Paleomagnetism of 122-Ma Plutons in New-England and the Midcretaceous Paleomagnetic Field in North-America - True Polar Wander or Large-Scale Differential Mantle Motion

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Journal of Geophysical Research-Solid Earth
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Dec 10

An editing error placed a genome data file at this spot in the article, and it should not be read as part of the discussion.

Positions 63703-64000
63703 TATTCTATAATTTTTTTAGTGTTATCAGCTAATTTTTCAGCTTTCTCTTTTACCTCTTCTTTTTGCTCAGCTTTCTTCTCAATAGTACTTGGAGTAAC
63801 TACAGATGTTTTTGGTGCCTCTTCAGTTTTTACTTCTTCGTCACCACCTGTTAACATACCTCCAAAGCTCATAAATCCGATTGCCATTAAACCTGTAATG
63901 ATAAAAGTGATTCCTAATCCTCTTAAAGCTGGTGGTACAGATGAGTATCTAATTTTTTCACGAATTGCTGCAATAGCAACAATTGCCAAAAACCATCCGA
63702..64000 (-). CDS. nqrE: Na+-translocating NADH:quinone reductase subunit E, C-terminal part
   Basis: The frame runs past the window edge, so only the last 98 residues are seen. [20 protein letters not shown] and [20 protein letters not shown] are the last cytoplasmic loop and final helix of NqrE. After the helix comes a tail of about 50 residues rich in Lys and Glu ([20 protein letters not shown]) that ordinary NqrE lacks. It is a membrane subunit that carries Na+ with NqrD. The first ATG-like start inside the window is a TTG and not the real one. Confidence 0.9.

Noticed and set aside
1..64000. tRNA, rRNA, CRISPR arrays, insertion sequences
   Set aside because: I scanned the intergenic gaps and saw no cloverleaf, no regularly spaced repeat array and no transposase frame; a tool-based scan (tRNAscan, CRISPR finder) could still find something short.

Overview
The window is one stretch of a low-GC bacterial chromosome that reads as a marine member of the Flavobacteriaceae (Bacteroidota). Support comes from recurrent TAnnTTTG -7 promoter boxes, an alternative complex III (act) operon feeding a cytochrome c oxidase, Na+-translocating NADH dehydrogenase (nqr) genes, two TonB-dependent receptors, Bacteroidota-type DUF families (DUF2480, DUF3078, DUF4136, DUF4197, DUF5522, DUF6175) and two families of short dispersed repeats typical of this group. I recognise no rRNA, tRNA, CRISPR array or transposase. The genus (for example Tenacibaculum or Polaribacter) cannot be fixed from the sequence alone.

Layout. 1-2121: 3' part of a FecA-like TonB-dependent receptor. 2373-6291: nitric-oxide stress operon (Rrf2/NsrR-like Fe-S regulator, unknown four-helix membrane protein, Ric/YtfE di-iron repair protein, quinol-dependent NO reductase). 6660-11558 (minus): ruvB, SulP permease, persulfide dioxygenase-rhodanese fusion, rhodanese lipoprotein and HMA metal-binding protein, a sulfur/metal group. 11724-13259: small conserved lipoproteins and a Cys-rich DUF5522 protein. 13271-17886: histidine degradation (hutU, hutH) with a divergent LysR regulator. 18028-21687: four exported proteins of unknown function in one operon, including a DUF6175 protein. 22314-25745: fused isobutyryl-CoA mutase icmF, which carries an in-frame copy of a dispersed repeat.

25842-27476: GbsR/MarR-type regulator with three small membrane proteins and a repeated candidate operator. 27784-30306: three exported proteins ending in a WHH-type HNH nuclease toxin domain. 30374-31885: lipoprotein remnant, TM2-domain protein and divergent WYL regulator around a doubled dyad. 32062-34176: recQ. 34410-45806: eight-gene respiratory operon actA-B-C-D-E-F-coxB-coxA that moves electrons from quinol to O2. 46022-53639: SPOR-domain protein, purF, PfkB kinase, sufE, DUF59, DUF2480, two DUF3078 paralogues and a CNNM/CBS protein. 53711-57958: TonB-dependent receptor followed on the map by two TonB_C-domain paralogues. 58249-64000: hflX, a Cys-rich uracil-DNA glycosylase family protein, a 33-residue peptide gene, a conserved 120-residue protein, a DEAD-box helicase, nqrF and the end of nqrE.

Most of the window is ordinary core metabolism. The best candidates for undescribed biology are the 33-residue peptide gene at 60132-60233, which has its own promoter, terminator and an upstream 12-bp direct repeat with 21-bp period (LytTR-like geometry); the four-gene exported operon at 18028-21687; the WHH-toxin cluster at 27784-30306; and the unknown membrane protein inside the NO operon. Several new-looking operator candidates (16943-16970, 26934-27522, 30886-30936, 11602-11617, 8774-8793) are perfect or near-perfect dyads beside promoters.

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A paleomagnetic study of Cretaceous White Mountains plutonic complexes in New Hampshire and Vermont yields high unblocking temperature, dual polarity magnetizations in different types of igneous rocks. The resulting pole position for three plutons (71.9-degrees N, 181.4-degrees E, A95 = 6.9-degrees, age = 122.5 Ma) agrees with previously published mid-Cretaceous poles for North America, which together give a mid-Cretaceous standstill reference pole slightly revised from Globerman and Irving [1988] at 71.2-degrees N, 194.1-degrees E (A95 = 3.7-degrees, N = 5 studies). We argue on the basis of the wide geographic distribution of these studies, the variety in tectonic settings and rock types, positive reversal tests, and an overall reversal pattern consistent with geomagnetic polarity time scales, that this mean pole represents the North American mid-Cretaceous reference field for nominally 36 m.y. (124 to 88 Ma). The standstill pole limits to within +/- 4-degrees, the motion of the North American plate relative to the Earth's spin axis. During the same mid-Cretaceous interval, the New England hotspot track (124 Ma Monteregian Hills, 122.5-Ma Cretaceous White Mountains, and 103- to 84-Ma New England seamounts) requires 11-degrees +/- 4-degrees of north-poleward motion of North America, in direct conflict with the paleomagnetic standstill. A similar (approximately 13-degrees) discrepancy is independently demonstrated between the spin axis and the Tristan da Cunha hotspot track on the African plate during the mid-Cretaceous interval. The hotspot/spin axis discrepancies ended by approximately 90 Ma when it is shown that both Atlantic hotspots agree with North American and African dipole paleolatitudes and present-day locations. Nondipole fields are an unlikely explanation of the uniform motion of these two widely separated hotspots with respect to the spin axis, leaving as possible interpretations true polar wander and large-scale (but differential) mantle motion. The southerly motion of the mid-Cretaceous Louisville hotspot relative to the spin axis is ostensively at odds with what would be predicted under the true polar wander interpretation and points to differential mantle kinematics. The motions of the three widely separated mid-Cretaceous hotspots with respect to the spin axis may be related to the recently proposed increase in global oceanic lithosphere production rates which gave rise to the mid-Cretaceous ''superplume.''


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